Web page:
In September Earth@Sg produced this amazing Google Earth browser tour of the Singapore Grand Prix race track. Earth@SG created 3D models not only of the race track and the surrounding buildings but included superb details such as 3D trees.
The Kremer Collection
The Foundation Aetas Aurea's collection of 17th century Dutch and Flemish Old Masters is now viewable via the Google Maps interface. Twenty five paintings from the collection have been made into custom tiles and are used instead of the map tiles in 25 separate Google Maps mash-ups.
MapMyPage is an awesome new utility that enables bloggers and web site owners to attract and engage their visitors by adding maps, photos, weather, and more to the locations mentioned in their web pages. Add some code from MapMyPage and all the locations on a page will have a pop-up map added.
The Fitsrovia Apartments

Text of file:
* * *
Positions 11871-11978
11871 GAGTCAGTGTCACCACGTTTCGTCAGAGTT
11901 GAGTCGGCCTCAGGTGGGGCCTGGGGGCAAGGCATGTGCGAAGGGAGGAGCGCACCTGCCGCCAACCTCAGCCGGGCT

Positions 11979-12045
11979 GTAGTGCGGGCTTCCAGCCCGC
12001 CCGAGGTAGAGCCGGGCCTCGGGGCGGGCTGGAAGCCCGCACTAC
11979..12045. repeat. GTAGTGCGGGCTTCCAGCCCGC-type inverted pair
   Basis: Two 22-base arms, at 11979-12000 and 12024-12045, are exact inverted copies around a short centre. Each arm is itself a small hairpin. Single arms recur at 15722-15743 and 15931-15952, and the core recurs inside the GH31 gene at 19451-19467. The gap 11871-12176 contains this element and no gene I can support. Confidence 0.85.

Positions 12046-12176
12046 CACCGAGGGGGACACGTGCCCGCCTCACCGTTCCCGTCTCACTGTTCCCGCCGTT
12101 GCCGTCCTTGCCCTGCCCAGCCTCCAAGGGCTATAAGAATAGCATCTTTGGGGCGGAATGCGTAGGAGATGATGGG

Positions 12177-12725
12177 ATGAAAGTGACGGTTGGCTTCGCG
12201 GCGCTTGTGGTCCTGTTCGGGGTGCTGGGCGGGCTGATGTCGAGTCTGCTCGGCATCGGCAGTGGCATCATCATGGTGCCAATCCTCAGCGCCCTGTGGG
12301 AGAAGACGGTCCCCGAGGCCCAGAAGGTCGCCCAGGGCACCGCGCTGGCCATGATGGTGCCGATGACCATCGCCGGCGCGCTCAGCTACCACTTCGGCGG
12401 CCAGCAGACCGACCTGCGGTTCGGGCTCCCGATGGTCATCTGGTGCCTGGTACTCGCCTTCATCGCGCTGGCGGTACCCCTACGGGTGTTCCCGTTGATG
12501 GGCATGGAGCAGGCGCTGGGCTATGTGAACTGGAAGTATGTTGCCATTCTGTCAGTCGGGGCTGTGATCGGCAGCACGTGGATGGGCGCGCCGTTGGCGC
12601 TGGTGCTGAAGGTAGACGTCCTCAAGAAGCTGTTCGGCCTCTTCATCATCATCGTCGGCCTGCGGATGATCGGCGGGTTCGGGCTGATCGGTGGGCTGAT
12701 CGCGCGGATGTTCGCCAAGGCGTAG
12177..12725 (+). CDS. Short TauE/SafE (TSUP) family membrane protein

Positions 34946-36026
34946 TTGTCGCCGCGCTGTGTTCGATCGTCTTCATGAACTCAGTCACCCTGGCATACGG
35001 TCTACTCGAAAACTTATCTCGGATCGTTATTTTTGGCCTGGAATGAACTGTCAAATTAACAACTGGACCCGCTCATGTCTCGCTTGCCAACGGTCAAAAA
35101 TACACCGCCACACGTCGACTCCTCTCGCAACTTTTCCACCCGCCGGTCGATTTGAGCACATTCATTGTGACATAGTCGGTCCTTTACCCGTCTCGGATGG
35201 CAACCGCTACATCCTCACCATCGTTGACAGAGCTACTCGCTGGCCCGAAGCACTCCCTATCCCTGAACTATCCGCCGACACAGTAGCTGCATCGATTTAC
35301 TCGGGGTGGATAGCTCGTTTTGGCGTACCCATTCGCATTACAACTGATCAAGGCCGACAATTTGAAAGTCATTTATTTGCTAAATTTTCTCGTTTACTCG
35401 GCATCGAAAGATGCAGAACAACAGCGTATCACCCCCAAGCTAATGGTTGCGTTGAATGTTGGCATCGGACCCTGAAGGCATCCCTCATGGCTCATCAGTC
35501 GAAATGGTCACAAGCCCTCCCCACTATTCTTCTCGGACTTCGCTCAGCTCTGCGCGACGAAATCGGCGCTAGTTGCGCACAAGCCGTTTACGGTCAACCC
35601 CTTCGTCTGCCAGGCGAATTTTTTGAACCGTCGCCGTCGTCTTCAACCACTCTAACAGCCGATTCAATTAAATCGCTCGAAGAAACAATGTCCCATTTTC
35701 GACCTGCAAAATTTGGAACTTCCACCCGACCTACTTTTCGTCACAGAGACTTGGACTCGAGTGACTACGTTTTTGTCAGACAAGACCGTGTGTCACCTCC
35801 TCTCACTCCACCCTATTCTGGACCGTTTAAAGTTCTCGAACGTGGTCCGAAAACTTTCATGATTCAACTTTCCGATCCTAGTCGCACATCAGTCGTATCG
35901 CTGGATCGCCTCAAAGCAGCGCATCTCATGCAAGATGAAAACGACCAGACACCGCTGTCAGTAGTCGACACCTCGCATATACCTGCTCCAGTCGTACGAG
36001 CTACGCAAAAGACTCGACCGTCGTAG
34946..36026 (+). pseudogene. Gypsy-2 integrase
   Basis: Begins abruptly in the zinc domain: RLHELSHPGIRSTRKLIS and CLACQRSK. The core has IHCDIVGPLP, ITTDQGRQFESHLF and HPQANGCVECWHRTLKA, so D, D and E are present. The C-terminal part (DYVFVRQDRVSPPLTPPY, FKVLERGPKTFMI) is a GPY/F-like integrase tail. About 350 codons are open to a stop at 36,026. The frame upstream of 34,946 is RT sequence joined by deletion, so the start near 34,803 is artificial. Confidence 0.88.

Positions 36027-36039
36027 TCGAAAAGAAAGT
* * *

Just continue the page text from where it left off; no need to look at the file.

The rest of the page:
The Fitzrovia Apartments is a great Google Maps mash-up designed to promote apartments in central London. The site uses Google Maps not only to show the location of the apartments but also to display plans of individual apartments, floor plans of the whole building and a map showing local points of interest and facilities.
Thematic Mapping's Earth Atlas is a prototype web application for viewing KML files with the Google Earth Browser plugin. Earth Atlas comes with links to many of Thematic Mapping's own KMLs. It is also possible to view any KML file in Earth Atlas by pasting the address into the 'Your KML' panel in the left hand sidebar or by adding the KML to the Earth Atlas URL.
TrekinU is a great Flash based application for presenting your favourite photographs. The application shows where the pictures were taken on a Google Map and also lets you add your own soundtrack to the presentation.
V-Trafic is an amazing Google Maps mash-up showing current traffic conditions for the whole of France. The map is amazing both for the breadth of its coverage and for the sheer number of sources it uses.
The AA Route Planner